So the first movie that I showed the class was the recent Academy Award-winning No Country for Old Men. To me this is the perfect movie for this sort of class. It is powerful, but comprehensible. Indeed, it ought to be relatively easy to understand the point of No Country. Here are some questions I’m having my class answer and discuss.
1. Dialogue controls the overarching story in No Country. It both opens and closes with dialogue by Ed Tom Bell, and these statements reveal much about the story’s intent. Explain what these statements might mean:
I was sheriff of this county when I was twenty-five years old. Hard to believe. My grandfather was a lawman; father too. Me and him was sheriff’s at the same time; him up in Plano and me out here. I think he’s pretty proud of that. I know I was. Some of the old time sheriffs never even wore a gun. A lotta folks find that hard to believe. Jim Scarborough’d never carry one; that’s the younger Jim. Gaston Borkins wouldn’t wear one up in Camanche County. I always liked to hear about the oldtimers. Never missed a chance to do so. You can’t help but compare yourself gainst the oldtimers. Can’t help but wonder how theyd’ve operated these times. There was this boy I sent to the ‘lectric chair at Huntsville here a while back. My arrest and my testimony. He killt a fourteen-year-old girl. Papers said it was a crime of passion but he told me there wasn’t any passion to it. Told me that he’d been planning to kill somebody for about as long as he could remember. Said that if they turned him out he’d do it again. Said he knew he was going to hell. “Be there in about fifteen minutes”. I don’t know what to make of that. I surely don’t. The crime you see now, it’s hard to even take its measure. It’s not that I’m afraid of it. I always knew you had to be willing to die to even do this job. But, I don’t want to push my chips forward and go out and meet something I don’t understand. A man would have to put his soul at hazard. He’d have to say, “O.K., I’ll be part of this world.”
The conclusion is built on two parallel discussions. The first is between Ed Tom Bell and his older friend, Ellis.
Ed Tom Bell: That man that shot you died in prison.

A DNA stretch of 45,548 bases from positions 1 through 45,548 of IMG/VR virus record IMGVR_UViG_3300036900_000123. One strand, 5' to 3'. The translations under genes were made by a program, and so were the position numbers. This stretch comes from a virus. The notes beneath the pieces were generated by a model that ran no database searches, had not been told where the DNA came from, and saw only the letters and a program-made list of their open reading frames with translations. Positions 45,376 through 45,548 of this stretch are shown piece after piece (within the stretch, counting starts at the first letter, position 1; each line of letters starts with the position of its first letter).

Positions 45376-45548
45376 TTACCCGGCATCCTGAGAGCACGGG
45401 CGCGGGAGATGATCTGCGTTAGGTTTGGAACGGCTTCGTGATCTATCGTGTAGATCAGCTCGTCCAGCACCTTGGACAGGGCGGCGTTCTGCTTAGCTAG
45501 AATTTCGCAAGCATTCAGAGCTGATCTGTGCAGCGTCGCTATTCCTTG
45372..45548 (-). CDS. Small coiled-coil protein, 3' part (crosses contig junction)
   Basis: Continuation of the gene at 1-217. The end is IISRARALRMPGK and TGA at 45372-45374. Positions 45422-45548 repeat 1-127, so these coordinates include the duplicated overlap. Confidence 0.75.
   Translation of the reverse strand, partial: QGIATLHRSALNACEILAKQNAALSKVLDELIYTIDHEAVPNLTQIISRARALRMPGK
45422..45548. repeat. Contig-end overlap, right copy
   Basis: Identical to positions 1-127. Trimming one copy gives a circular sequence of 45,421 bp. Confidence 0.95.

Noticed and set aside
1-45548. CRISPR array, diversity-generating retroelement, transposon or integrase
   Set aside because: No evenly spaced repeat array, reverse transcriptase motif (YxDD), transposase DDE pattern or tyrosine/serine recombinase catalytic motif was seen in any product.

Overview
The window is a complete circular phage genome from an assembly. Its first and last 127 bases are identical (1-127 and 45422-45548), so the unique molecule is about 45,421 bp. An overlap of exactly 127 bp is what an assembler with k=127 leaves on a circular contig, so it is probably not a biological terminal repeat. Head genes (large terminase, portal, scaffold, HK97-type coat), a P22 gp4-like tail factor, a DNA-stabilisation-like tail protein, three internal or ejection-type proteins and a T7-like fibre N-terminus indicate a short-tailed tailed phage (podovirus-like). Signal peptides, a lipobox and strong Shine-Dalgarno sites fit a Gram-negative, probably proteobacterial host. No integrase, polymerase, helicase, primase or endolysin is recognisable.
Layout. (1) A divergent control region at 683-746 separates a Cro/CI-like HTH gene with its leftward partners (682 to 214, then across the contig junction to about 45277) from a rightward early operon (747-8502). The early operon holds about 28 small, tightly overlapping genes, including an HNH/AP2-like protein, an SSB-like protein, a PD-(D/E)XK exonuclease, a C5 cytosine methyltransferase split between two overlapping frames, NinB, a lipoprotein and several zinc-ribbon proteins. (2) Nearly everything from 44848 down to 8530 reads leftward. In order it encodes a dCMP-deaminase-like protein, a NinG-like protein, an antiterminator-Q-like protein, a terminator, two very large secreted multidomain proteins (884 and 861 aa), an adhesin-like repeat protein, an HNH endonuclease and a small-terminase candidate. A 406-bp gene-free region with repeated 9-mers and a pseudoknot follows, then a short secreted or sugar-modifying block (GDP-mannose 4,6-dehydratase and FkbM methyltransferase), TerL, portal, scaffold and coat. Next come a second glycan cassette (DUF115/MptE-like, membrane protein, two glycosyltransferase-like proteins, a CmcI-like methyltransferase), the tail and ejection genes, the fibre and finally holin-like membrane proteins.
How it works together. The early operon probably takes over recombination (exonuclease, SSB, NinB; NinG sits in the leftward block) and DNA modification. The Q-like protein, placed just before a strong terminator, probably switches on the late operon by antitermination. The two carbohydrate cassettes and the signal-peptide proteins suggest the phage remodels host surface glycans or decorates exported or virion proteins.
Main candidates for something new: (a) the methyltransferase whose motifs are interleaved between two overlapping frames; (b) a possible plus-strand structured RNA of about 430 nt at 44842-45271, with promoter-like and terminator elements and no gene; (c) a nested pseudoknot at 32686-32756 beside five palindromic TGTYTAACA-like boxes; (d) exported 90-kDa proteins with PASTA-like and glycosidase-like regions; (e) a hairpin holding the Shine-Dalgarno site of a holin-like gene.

Ellis: Angola. Yeah…
Ed Tom Bell: What you’d done he had been released?
Ellis: Oh, I dunno. Nothing. Wouldn’t be no point in it.
Ed Tom Bell: I’m kinda surprised to hear you say that.
Ellis: Well all the time ya spend trying to get back what’s been took from ya, more is going out the door. After a while you just have to try to get a tourniquet on it. Your granddad never asked me to sign on as a deputy…
Ed Tom Bell: I always figured when I got older, God would kinda come into my life somehow. And He didn’t. I don’t blame Him. If I was Him, I’d have the same opinion of me as He does.
Ellis: You don’t know what he thinks… What you got ain’t nothin new. This country’s hard on people. You can’t stop what’s coming. It ain’t all waiting on you. That’s vanity.
The second closing dialogue is between Ed Tom Bell and his wife. He tells her about his dreams. He closes with, “It was like we was both back in older times… In the dream I knew he was going on ahead. He was fixing to make a fire in all that dark and all that cold. I knew that whenever I got there that he’d be there. Then I woke up.”
2. At his first coin-toss, Anton Chigurh says, “It has been traveling for twenty-two years to get here.”
At his second coin-toss, Carla Jean Moss says, ““The coin don’t have no say. It’s just you.” Anton replies, “I got here the same way the coin did.”
What does Anton mean by these responses? What function do these responses have in the movie, especially when compared with Ed Tom Bell’s outlook?
3. Carson Wells says of Chigurh:
No no. No. You don’t understand. You can’t make a deal with him. Even if you gave him the money he’d still kill you. He’s a peculiar man. You could even say that he has principles. Principles that transcend money or drugs or anything like that. He’s not like you. He’s not even like me.
Anton later makes much of “giving his word.” He judges Llewelyn for not saving his wife. This raises the question of morality. Is Anton an amoral (lacking in all morality) character? How does the movie present him in this regard?
4. The ending of No Country for Old Men is deeply dissatisfying for many viewers. Why do you think it ends with this dropping off? How does that help convey the message?
5. Following question 4, is the reality presented by No Country realistic? Is it tolerable? The book of Job raises many of these same questions, and the thesis could be boiled down to “How can a righteous God allow suffering?” What is the correct answer?